School support committee raises funds, improves school infrastructure and sets example for other women
7 Dec 2016
Although 49-year-old Po Lei from Pu Hoam village has been a member of the school support committee only for one year, together with her colleagues she managed to achieve a great deal in the past twelve months.
The woman, who is a member of the Phnong ethnic minority, decided to become a member of the support committee for two reasons. First, she is passionate about education and second, she wanted to set an example for other women and girls in her community.
“I joined the support committee because I wanted to be a role model for other women in the village. I wanted to show them that we can do it too,” Lei, who is one of two women making up the eight-person support committee, says.
Ever since the committee became active, after learning about its role, she says the communication between the school and the community has improved dramatically and resulted in the committee actively participating in the school development plan.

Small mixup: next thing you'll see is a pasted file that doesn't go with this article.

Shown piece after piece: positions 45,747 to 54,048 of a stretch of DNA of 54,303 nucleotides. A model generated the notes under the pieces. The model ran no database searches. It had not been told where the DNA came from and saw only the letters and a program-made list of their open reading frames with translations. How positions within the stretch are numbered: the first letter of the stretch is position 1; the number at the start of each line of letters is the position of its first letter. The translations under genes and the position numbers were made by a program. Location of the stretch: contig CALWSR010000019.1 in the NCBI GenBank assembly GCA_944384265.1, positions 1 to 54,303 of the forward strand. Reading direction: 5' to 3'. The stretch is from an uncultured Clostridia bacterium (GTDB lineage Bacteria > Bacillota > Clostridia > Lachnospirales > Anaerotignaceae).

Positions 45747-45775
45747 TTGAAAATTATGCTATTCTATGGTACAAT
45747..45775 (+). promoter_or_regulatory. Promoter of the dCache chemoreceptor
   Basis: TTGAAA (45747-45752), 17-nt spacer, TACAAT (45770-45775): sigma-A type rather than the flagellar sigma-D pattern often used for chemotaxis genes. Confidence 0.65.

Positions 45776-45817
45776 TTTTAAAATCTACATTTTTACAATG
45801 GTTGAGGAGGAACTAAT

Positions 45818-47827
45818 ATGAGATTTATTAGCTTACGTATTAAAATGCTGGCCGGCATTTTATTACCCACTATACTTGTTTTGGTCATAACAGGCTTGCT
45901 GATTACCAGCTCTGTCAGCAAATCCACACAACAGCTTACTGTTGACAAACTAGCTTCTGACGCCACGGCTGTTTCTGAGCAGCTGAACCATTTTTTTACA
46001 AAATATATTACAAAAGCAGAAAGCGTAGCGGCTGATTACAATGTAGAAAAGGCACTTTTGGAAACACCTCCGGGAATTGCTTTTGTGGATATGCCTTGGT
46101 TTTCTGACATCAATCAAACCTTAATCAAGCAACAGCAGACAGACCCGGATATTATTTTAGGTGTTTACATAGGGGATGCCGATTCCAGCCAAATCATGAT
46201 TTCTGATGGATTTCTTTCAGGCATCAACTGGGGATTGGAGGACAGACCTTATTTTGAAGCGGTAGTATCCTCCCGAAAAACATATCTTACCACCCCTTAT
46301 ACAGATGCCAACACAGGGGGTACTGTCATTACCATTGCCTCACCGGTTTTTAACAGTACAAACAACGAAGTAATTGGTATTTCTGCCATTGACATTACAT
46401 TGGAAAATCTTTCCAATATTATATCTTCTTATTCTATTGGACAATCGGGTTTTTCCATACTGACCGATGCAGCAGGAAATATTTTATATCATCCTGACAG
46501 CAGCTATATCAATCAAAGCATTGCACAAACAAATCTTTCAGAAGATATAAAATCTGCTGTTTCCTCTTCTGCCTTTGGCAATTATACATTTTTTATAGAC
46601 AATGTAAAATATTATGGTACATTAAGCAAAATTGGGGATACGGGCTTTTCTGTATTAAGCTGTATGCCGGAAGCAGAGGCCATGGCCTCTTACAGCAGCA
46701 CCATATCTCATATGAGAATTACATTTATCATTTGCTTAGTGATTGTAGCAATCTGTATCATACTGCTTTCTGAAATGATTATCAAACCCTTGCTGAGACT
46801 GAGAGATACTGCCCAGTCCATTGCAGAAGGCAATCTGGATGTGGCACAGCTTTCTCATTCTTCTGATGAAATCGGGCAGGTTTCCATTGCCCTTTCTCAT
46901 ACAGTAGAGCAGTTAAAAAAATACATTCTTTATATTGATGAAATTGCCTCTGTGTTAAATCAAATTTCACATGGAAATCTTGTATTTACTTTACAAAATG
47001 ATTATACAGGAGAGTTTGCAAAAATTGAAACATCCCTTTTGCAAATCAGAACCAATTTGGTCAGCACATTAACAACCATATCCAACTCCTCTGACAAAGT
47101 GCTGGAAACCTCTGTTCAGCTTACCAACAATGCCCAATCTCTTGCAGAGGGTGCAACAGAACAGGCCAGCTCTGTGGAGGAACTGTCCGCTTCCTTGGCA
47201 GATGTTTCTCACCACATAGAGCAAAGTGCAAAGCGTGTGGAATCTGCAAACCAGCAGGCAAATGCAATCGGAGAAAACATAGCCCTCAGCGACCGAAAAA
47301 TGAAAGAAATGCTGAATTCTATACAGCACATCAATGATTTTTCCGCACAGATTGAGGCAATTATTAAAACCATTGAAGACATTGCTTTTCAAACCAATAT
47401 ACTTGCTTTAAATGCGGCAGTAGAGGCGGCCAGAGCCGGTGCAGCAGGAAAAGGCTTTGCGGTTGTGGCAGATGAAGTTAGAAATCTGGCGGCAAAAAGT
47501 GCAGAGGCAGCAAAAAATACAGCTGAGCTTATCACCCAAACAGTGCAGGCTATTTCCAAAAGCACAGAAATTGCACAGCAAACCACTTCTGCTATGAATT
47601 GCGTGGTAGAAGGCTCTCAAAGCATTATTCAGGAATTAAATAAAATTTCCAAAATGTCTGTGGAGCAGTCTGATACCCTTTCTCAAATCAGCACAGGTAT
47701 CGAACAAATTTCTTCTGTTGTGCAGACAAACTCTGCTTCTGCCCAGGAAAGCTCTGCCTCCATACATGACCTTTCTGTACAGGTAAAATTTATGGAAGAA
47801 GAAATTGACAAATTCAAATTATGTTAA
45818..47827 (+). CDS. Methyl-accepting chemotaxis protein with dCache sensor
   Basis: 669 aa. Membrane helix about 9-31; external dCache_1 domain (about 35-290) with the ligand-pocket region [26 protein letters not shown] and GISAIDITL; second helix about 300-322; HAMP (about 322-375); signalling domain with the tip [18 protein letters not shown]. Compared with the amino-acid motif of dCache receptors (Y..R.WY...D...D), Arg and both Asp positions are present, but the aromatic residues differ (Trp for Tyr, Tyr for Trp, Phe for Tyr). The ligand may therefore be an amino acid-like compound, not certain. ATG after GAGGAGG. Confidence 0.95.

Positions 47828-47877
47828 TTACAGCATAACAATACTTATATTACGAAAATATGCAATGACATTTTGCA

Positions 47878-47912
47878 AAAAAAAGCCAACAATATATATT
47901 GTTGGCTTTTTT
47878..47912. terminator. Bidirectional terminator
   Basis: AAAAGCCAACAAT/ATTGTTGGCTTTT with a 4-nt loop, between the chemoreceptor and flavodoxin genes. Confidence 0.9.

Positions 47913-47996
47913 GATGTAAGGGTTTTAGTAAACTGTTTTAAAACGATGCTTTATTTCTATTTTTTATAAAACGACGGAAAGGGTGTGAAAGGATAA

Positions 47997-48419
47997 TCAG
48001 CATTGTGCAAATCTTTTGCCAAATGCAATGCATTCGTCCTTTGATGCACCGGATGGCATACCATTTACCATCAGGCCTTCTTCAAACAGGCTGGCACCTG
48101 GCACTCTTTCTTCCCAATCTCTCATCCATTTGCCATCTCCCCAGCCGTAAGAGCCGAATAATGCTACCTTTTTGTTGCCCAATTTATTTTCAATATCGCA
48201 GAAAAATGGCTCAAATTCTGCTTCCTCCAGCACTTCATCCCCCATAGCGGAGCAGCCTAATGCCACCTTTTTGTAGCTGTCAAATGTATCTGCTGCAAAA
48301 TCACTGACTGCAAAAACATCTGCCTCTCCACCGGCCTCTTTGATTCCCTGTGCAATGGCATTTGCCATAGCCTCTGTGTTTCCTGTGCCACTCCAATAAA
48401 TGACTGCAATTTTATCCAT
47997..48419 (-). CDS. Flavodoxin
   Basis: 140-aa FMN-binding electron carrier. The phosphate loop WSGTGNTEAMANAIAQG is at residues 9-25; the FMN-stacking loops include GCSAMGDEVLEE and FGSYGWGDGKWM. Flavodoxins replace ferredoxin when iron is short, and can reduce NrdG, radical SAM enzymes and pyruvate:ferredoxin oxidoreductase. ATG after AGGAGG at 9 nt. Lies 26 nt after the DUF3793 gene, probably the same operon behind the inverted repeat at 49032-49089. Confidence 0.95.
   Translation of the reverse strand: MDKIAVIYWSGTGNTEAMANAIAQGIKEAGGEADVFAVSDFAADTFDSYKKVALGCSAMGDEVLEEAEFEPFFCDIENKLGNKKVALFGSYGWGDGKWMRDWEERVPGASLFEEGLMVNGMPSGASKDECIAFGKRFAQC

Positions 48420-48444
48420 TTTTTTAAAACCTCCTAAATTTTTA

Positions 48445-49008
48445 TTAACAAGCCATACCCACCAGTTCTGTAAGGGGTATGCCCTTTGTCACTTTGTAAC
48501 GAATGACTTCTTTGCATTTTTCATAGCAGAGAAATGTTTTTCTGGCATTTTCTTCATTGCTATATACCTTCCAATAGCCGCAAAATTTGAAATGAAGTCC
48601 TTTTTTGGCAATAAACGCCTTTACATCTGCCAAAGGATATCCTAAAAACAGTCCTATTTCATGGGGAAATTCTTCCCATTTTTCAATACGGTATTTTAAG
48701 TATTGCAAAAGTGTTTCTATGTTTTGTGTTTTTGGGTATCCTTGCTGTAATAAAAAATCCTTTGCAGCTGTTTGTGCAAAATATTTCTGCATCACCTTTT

CARE Cambodia has been supporting the Pu Hoam primary school through trainings, which elaborated on the roles of the school support committees. As part of these workshops, committee members were taught that they should engage in school development planning, fundraising and construction.
This is how the idea of fencing off the school came about, the woman asserts.
“We consulted the community and we all decided that we want to construct a fence around the school property,” she recounts.
After the decision was made, the support committee members went to their designated zones – the village is divided into eight zones, with each member responsible for one – to raise funds for the fence.
“I am really surprised how much money we were able to raise this time around, both from the community and NGOs,” she says proudly. “We raised 1 million riel (USD$ 250) to buy poles so that we can put it around the school and have a garden.”
Lei’s determination and leadership illustrates how involving those from within the community in the governance of their local services can have a very positive impact on what communities can achieve.
These activities are part of the School Governance project, which is supported by the Capacity Development Partnership Fund, a partnership between UNICEF, the European Union and SIDA.